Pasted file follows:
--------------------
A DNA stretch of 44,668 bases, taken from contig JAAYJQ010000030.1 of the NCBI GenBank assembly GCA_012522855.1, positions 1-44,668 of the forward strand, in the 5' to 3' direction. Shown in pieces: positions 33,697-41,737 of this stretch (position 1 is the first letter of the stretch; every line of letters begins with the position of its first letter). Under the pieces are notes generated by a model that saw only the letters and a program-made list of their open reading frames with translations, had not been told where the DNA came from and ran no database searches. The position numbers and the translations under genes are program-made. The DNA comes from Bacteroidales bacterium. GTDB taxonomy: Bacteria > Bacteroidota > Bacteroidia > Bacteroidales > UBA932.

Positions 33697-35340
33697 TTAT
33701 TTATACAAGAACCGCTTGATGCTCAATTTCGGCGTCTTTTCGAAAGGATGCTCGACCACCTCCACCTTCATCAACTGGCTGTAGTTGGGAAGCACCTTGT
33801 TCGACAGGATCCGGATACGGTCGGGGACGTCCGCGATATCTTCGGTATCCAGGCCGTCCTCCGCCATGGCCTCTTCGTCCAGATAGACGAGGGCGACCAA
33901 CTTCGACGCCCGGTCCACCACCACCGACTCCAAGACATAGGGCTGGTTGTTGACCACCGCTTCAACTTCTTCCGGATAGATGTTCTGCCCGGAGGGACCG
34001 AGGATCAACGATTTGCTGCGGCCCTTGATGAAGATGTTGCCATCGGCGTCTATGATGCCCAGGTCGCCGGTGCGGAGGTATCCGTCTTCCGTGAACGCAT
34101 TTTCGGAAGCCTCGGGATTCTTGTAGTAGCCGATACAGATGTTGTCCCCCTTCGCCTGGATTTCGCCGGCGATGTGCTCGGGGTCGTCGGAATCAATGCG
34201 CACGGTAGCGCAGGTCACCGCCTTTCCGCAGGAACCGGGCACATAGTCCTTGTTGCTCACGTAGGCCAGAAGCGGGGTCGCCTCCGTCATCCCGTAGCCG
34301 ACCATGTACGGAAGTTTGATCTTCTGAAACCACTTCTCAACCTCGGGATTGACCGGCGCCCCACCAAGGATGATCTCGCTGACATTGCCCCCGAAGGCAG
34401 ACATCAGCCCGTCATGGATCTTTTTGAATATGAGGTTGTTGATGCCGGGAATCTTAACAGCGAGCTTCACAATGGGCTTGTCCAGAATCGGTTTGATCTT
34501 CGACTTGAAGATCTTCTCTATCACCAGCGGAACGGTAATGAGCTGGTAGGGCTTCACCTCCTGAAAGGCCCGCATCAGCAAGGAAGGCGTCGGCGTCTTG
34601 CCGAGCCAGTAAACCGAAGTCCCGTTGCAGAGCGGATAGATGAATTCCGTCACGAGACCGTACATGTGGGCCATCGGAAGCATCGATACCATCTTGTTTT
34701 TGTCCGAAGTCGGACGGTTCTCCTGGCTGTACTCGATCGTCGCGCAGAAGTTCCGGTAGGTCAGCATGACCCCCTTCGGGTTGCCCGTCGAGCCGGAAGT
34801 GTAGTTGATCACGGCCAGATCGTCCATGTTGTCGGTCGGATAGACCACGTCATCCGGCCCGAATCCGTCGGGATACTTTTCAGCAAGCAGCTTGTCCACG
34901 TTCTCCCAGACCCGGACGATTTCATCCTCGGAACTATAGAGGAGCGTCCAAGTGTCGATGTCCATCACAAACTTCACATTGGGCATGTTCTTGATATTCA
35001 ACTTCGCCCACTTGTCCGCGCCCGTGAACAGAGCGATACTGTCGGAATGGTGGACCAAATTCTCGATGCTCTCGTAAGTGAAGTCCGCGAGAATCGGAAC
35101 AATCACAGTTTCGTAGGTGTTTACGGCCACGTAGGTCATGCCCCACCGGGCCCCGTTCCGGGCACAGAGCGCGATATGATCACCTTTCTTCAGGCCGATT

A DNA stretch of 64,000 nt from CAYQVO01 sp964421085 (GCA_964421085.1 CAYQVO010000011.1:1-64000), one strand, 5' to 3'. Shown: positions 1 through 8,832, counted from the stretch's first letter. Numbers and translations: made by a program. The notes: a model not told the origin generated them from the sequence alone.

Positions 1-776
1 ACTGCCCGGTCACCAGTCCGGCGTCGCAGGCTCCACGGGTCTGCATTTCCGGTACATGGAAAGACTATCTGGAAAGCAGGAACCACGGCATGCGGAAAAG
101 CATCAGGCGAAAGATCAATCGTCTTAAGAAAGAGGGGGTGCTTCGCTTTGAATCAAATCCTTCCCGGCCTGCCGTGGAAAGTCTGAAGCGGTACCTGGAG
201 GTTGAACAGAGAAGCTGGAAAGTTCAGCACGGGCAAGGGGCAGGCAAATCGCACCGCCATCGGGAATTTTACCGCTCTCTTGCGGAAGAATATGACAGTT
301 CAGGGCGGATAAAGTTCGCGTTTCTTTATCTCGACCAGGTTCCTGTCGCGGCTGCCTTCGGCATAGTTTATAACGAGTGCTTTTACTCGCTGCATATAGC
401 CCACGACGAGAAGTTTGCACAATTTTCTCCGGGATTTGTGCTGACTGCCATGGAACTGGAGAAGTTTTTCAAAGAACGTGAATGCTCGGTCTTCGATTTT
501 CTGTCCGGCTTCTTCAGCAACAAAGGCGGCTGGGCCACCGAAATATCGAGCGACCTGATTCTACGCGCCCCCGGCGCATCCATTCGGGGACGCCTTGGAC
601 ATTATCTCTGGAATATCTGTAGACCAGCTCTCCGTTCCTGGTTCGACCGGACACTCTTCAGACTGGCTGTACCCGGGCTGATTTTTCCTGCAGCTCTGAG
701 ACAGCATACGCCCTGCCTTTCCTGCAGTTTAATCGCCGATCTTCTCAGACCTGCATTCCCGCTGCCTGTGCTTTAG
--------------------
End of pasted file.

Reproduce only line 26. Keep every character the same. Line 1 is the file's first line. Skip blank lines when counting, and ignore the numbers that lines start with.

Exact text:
501 CTGTCCGGCTTCTTCAGCAACAAAGGCGGCTGGGCCACCGAAATATCGAGCGACCTGATTCTACGCGCCCCCGGCGCATCCATTCGGGGACGCCTTGGAC